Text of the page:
The Scarlet Cape

By
What a burden it put upon my heart, to have had to share my name with such a dysfunctional daughter! She was seeing people! Tall, thin, old ones, ones of all variety! Had I any other choice than to send her away? Now, I will tell you, I have a perfectly fine head upon my shoulders, but that girl -- she was insane! The shame of bearing such a daughter was quite too much. She was going to let me sleep well at night again, one way or the other. I figured helping her along to the other side was the most promising way.


I had hidden underneath the bed of my daughter, lingering far past the visiting hours. Lucie was so preoccupied with the people and colors she claimed she was seeing, that she hardly noticed when I had crawled underneath her as the last doctor came in to blow out the kerosene lamp. The thick, cream-colored envelope the doctor had given me was digging into my side. It was such a burdensome thing. I had better things to do than to read his foolish ideas. When the hallways grew dim, and I saw the feet of the last man in his white coat thump out the door, I stood up, greeting Lucie with a daunting smile.

“My dear daughter, how are you feeling this evening?” I asked.

“Very well indeed,” she answered, her voice soft and uncertain.

I could tell the drugs were beginning to wear off, just by the small sense of sanity in her voice. I carefully slipped a few tablespoons of medication into her mouth.

“Just a bit to help you through the night,” I informed her.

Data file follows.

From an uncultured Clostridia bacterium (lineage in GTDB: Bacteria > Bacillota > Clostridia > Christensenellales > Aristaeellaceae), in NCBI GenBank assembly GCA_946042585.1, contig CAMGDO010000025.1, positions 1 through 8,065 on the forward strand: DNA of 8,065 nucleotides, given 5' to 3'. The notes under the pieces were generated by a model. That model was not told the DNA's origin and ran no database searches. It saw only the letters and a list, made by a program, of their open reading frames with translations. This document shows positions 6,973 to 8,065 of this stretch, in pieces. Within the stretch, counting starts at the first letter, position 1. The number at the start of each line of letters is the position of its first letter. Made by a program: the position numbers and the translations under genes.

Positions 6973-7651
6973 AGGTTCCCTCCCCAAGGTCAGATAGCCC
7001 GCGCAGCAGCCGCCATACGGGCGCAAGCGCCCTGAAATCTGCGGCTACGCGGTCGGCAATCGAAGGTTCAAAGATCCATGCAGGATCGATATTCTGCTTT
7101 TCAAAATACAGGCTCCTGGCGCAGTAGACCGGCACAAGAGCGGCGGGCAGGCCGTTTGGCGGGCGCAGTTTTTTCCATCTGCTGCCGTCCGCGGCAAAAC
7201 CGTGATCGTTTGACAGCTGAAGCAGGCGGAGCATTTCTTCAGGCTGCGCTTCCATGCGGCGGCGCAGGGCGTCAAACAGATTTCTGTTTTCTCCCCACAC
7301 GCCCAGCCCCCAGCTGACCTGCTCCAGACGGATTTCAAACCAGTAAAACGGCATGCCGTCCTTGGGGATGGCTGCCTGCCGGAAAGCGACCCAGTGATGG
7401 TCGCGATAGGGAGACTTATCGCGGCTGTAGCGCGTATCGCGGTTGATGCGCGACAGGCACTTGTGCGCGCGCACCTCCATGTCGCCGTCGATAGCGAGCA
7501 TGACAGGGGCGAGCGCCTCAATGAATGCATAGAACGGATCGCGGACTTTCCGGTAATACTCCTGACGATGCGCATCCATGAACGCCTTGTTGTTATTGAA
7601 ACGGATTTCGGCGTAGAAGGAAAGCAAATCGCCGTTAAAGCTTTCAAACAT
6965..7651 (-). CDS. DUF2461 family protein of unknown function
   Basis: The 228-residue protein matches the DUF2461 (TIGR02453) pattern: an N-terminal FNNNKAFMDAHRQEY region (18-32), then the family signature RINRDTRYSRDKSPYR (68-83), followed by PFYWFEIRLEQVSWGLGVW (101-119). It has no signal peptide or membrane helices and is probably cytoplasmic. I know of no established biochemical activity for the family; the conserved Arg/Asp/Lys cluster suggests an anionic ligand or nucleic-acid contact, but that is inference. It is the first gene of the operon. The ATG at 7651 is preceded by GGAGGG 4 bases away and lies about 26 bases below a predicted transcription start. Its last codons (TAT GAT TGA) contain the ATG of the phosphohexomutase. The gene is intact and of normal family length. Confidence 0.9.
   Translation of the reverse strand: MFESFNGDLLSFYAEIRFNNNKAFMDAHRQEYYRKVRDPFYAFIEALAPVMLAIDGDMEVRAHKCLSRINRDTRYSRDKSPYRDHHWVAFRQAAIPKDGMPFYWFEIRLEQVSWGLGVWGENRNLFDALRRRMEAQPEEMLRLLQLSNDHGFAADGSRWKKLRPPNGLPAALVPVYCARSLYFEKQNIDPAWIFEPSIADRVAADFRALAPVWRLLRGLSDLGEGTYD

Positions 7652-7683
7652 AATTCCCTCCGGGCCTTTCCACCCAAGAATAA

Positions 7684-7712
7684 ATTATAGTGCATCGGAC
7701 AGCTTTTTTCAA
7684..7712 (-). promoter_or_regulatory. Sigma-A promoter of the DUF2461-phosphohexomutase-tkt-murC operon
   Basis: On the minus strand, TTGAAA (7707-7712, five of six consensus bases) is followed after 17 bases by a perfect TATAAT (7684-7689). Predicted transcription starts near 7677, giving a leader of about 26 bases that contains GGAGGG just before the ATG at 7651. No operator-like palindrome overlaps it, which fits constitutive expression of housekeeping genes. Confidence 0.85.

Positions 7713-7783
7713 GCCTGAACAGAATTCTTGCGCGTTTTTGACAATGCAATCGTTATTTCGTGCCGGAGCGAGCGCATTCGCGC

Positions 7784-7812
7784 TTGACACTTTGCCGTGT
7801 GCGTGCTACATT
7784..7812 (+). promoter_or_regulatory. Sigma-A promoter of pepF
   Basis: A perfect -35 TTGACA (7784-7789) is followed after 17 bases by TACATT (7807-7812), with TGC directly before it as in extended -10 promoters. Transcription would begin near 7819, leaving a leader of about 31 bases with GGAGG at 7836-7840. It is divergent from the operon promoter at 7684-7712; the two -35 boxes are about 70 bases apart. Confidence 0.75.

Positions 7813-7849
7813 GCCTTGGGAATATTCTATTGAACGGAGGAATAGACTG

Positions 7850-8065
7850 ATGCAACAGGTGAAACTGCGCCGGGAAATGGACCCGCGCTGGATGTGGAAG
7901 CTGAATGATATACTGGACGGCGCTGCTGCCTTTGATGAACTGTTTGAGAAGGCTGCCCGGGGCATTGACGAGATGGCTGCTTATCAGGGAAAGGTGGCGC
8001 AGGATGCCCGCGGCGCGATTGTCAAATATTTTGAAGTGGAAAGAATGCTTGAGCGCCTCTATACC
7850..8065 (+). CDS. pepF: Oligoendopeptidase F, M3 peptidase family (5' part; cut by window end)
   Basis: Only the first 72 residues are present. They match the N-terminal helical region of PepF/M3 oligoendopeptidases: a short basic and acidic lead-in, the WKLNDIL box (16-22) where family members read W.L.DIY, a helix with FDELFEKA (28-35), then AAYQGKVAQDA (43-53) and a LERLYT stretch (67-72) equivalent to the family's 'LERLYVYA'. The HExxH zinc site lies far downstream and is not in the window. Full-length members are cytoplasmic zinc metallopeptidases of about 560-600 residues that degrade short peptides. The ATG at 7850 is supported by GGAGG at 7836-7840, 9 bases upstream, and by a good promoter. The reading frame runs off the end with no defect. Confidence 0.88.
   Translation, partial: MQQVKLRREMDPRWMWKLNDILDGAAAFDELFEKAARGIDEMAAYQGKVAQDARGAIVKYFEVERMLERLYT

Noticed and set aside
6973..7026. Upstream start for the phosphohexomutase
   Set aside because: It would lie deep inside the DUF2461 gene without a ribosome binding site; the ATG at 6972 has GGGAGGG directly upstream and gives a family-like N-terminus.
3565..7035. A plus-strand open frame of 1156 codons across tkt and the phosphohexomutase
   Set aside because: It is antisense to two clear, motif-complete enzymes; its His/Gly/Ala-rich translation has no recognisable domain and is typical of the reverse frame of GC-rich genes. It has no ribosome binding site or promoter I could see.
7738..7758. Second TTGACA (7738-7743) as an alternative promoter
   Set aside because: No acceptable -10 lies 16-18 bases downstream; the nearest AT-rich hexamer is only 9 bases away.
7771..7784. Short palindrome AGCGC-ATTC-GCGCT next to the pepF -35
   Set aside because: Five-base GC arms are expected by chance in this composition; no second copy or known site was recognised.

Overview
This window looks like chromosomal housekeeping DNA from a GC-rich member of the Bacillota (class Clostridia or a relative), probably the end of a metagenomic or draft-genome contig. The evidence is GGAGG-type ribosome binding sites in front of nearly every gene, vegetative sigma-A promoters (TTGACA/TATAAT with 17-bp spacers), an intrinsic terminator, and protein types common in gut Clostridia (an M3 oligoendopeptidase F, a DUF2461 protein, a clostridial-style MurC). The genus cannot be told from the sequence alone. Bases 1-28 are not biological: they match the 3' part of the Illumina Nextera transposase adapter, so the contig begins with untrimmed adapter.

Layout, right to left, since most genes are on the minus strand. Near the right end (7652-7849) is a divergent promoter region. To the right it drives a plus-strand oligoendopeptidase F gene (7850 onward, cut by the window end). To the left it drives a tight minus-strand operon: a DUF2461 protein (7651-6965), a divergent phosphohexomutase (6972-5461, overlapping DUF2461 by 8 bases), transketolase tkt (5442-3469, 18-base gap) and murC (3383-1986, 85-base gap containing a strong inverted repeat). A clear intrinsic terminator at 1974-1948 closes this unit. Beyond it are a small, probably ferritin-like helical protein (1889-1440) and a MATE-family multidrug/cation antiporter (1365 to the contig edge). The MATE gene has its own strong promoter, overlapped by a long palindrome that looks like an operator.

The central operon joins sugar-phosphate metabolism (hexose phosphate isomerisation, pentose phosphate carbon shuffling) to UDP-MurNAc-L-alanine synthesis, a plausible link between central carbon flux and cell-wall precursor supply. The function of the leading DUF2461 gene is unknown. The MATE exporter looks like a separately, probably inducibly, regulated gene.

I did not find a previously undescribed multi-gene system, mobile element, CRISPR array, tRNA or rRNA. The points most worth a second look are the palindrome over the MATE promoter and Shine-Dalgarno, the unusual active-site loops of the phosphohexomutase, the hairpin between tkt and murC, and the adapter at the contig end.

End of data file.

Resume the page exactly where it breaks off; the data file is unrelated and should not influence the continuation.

“Yes, yes, but no more. The doctor said…”

“Never mind them. You are such a small, thirteen year-old, but so very wise. Lucie, you know how much you can handle. You hearken well,” I said quietly. “Why don’t you and I go for a stroll? The night is awaiting our arrival.”

She arose from her bed, and I wrapped her in my crimson cape. We headed down the dim white hallways, with Lucie following obediently by my side. It was torturous, with every blank wall looking exactly the same as the next. We passed by, room after shadowy room, I, watching the restless figures inside.
I eventually found a dark, wooden door that led to a winding staircase. There were no windows, hardly the slightest ray of light. It was like a nightmare -- the kind where you know you are running from someone, someone right behind you, but no matter how fast you sprint, you make no progress. Your feet just keep moving forward as the shadow comes up from behind. I had the same feeling of being watched. Eyes everywhere.

“Come, Lucie,” I said as I pulled her by her wrists down each and every step.

“Mother, where are we?” she asked wearily.

I shushed her as we passed by an open doorway.

“Mother, I do feel faint…”

I watched as her eyes turned cloudy, rolling back into her head.

“No, no, my dear. We are almost out. And we shall enjoy a stroll in the cool, fresh air. Won’t it be wonderful?” My eyes traveled, searching for an escape. The walls were cold, covered in perspiration from the mist outside. My legs ached, stair after stair, after stair… “Stay awake, Lucie.”

At last, the ashen moonlight shown through an open window. I heaved Lucie’s weak body out first and listened to it clout upon the cold ground. I slipped out slowly after her.

I let her regain semi-consciousness before continuing onwards.

We stumbled over stump and stones, the full moon as our guide through the pitch-blackness. Lucie’s blood-red cape was prominent over the dead foliage.

Ideas, horrid ideas, were running in and out of my mind. How to rid of her before she lost all consciousness, before the rush of killing her in her right mind wore out. How to rid of the body was the hardest part. How…how?